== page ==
Pharma companies have pursued targeted and specialised therapies to meet the global trends till date. Corporations have also invested their money and time in up-to-date treatments known as precision or personalised medicine that rely on advances in genomics and big data to target very specific types of cancer or other diseases affecting small groups of patients. For example, a drug called Herceptin, approved in 2006, treats women whose breast cancer has too many copies of a specific gene that manufactures a protein that can stimulate out-of-control cell growth. Many companies might completely go virtual with their services and methods but yet certain research requires physical inputs for accurate results. Pertaining to this there might be certain processes that may be constant throughout. During 2017 and the coming years, both global health spending and pharma sales are expected to see an increased growth, driven by population ageing and expansion and the roll out of improved health insurance and services, particularly in developing markets.
The Indian pharma industry witness significant growth in near future owing to rise in pharma outsourcing and consolidation of highly fragmented industry. India has acquired most number of US FDA-approved manufacturing facilities and in terms of technology, quality and vast range of medicines that are manufactured; it is ranked highest amongst all the third world countries.
Impact of demonetisation
The impact of the demonetisation will be seen on Indian pharma industries for short term as purchasing power of entire retail network will be affected by this drive. Also this will create requirement to have cashless mode of payment across all retail and hospital networks where majority of payments care done in cash. This would also reduce overall healthcare expenses and more would avail medical facilities creating huge requirement of medical services. According to the Indian Pharma 2015 report, the Indian pharma industry will roll in the next decade, and will position itself into the top 10 market places in the world by surpassing Mexico, Turkey and South Korea. The number of global acquisitions by Indian companies for strategic objectives like technical or manufacturing expertise, distribution facilities and market share has also increased in the recent past. The global market continues to offer these opportunities for domestic companies pushing them to expand their international presence.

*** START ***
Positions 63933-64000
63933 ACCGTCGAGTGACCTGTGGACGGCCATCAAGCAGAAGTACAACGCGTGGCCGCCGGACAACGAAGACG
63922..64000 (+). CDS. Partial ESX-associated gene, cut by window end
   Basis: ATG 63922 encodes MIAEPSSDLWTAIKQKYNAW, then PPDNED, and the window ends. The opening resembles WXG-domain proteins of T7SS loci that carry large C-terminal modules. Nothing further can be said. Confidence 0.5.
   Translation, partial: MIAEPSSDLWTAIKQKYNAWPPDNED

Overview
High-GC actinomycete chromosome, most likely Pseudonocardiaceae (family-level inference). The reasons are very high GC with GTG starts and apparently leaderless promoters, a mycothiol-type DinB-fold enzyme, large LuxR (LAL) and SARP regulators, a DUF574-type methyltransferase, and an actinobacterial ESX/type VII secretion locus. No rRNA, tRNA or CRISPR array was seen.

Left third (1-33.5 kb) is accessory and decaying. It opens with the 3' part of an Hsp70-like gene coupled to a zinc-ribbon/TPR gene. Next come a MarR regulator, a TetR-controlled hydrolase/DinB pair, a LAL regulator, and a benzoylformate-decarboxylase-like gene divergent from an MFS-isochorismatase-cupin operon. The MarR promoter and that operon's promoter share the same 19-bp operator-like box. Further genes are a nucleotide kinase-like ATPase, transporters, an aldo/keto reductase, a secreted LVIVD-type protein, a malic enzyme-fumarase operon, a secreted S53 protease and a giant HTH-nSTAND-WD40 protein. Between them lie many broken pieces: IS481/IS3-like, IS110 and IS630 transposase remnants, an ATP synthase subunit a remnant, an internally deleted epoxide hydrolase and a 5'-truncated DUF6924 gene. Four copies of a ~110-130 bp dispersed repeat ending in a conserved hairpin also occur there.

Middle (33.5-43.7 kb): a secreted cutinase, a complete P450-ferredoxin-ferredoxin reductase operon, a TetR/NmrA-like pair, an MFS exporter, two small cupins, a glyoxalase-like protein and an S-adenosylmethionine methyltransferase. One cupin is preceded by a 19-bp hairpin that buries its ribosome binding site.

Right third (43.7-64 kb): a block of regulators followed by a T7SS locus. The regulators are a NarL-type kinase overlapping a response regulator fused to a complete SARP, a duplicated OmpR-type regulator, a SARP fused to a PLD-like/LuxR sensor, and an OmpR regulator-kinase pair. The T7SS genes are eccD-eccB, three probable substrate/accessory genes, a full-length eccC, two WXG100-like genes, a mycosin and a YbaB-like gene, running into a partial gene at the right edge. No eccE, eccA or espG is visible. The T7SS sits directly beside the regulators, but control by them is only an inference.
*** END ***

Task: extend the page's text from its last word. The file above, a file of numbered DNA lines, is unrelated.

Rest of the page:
Awareness among people, side effects of drugs, and requirements of nutrition in the body will boost the use of nutraceutical supplements among youth in the country. Talking about India’s global reach in terms of Ayurveda, roots of medicine culture is India, is likely to grow. Along with the changing trends, the Ayurveda world is regaining its importance too. It has also boost the use of herbal products. Many pharma companies have included Ayurveda into their products and services. This has given a different outlook to their market positions. Youth would be opting more for nutraceuticals and ayurvedic products for normal day to day requirements. But the catch lies that the Indian companies will have to reconsider their business strategies on country to country. The core information of the survey should be considering individual value of the market, be it operating through strategic and marketing alliances or physically setting up operations in these countries.
Overall, the global and Indian pharma business models are witnessing a paradigm shift, moving from a completely integrated company structure towards a future where companies will use a wide range of digital platforms and outsourcing, contracting and partnerships to create use of digital platforms.